WASHINGTON, June 4 (AP) - Despite disagreeing with George W. Bush on
abortion, Pennsylvania Gov. Tom Ridge said Sunday it would be "my
responsibility to back him up" if asked to be Bush's running mate.
"I think my job is to be supportive of Governor Bush," Ridge said on ``Fox
News Sunday," when asked whether he would continue speaking out for
abortion rights if he joined the ticket. "I think it's pretty well
documented ... that we disagree on that issue.
"But in terms of his support as our national leader of that point of view,
it'd be my responsibility to back him up even though I think people would
know we disagree with that," said Ridge, a Republican in his second term.
Bush, the likely GOP nominee for president, favors abortion only in cases of
rape, incest or to save the woman's life. Ridge, also a Republican, backs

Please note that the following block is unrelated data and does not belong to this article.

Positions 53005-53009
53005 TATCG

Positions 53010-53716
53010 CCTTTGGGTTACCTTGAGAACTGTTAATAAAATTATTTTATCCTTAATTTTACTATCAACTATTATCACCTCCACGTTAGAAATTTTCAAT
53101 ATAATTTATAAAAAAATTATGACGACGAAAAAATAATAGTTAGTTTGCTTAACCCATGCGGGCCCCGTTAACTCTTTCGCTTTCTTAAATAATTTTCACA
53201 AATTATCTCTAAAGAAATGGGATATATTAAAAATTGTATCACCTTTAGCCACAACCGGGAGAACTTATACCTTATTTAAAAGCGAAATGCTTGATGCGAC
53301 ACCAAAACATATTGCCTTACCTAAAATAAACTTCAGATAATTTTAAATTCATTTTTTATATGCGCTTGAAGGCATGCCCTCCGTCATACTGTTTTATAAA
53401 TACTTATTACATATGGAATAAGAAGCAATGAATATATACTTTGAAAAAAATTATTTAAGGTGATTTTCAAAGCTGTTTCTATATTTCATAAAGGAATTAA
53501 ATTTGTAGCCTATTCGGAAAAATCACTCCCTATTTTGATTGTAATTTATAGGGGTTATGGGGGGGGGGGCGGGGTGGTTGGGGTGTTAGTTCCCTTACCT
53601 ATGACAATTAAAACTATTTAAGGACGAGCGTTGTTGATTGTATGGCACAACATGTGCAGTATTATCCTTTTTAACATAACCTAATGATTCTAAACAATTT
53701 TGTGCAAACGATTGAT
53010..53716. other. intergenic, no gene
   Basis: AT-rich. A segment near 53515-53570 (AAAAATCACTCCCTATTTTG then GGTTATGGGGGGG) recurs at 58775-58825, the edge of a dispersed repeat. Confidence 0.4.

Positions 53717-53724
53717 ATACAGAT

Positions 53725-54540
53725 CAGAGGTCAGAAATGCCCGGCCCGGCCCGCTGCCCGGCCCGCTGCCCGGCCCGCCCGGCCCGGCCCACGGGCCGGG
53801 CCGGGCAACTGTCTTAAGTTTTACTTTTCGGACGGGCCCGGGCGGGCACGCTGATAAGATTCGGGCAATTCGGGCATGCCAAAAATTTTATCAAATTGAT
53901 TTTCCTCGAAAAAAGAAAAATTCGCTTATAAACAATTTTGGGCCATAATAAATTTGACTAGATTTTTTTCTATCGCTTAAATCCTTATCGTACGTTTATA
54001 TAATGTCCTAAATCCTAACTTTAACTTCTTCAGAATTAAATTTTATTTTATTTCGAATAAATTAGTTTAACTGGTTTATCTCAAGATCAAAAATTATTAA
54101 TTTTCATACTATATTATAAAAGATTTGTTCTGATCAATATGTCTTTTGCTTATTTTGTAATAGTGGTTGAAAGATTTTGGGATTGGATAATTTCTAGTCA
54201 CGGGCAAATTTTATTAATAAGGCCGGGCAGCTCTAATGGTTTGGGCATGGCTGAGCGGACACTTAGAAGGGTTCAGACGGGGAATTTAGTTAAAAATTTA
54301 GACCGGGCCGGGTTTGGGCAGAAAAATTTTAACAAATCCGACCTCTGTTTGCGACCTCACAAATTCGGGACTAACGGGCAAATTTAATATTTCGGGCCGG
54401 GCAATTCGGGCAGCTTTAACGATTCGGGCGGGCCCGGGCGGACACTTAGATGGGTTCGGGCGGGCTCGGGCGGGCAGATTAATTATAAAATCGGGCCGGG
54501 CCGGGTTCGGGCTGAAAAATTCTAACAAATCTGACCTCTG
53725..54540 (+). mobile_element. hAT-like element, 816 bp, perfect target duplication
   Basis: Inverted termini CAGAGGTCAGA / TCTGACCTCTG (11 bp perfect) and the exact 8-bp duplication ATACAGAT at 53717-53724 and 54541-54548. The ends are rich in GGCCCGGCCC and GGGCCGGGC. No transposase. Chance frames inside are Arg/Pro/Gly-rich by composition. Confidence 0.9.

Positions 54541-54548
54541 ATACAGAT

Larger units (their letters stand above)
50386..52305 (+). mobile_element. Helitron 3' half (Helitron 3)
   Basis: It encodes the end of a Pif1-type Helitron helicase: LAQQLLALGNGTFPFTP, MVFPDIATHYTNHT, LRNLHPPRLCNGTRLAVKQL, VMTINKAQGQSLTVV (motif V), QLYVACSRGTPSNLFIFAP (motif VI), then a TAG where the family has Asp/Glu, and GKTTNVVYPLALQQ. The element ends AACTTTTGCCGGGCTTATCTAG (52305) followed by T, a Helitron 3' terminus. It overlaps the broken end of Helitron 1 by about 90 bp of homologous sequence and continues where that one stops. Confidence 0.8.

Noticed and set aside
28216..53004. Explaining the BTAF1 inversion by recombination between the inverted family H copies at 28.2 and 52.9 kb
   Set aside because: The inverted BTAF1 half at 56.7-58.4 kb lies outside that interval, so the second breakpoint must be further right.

abortion rights but opposes a certain type of late-term abortion.
Ridge, who Bush has said is under consideration for the No. 2 job, has urged
the party to remove strict anti-abortion language from its platform. Bush
has said he does not want to amend the language, but realizes Republicans
will disagree on the issue.
In 1980, Bush's father, George Bush, an abortion rights supporter, adopted
Ronald Reagan's anti-abortion stance after joining Reagan on the Republican
Asked whether he would follow suit, Ridge said: "My job is to support the
public posture of the president of the United States."
Others disagreed on the prospect of Ridge as the Republicans' pick for vice
Former Republican and Reform Party presidential hopeful Pat Buchanan said
such a step would mark "the beginning of the end" of the GOP.
"I think if (Bush) did do that he would permanently split the Republican
Party. He would make the Republican Party basically indifferent on the issue
of life," Buchanan said on Fox.
Sen. John McCain, R-Ariz., a former GOP presidential contender who shares
Bush's views on abortion, noted that Bush said he would not subject
potential running mates to any litmus test.
"The criteria is who can best serve as president of the United States," he
said on NBC's "Meet the Press." "I believe that there should not be any
single reason for him to be disqualified."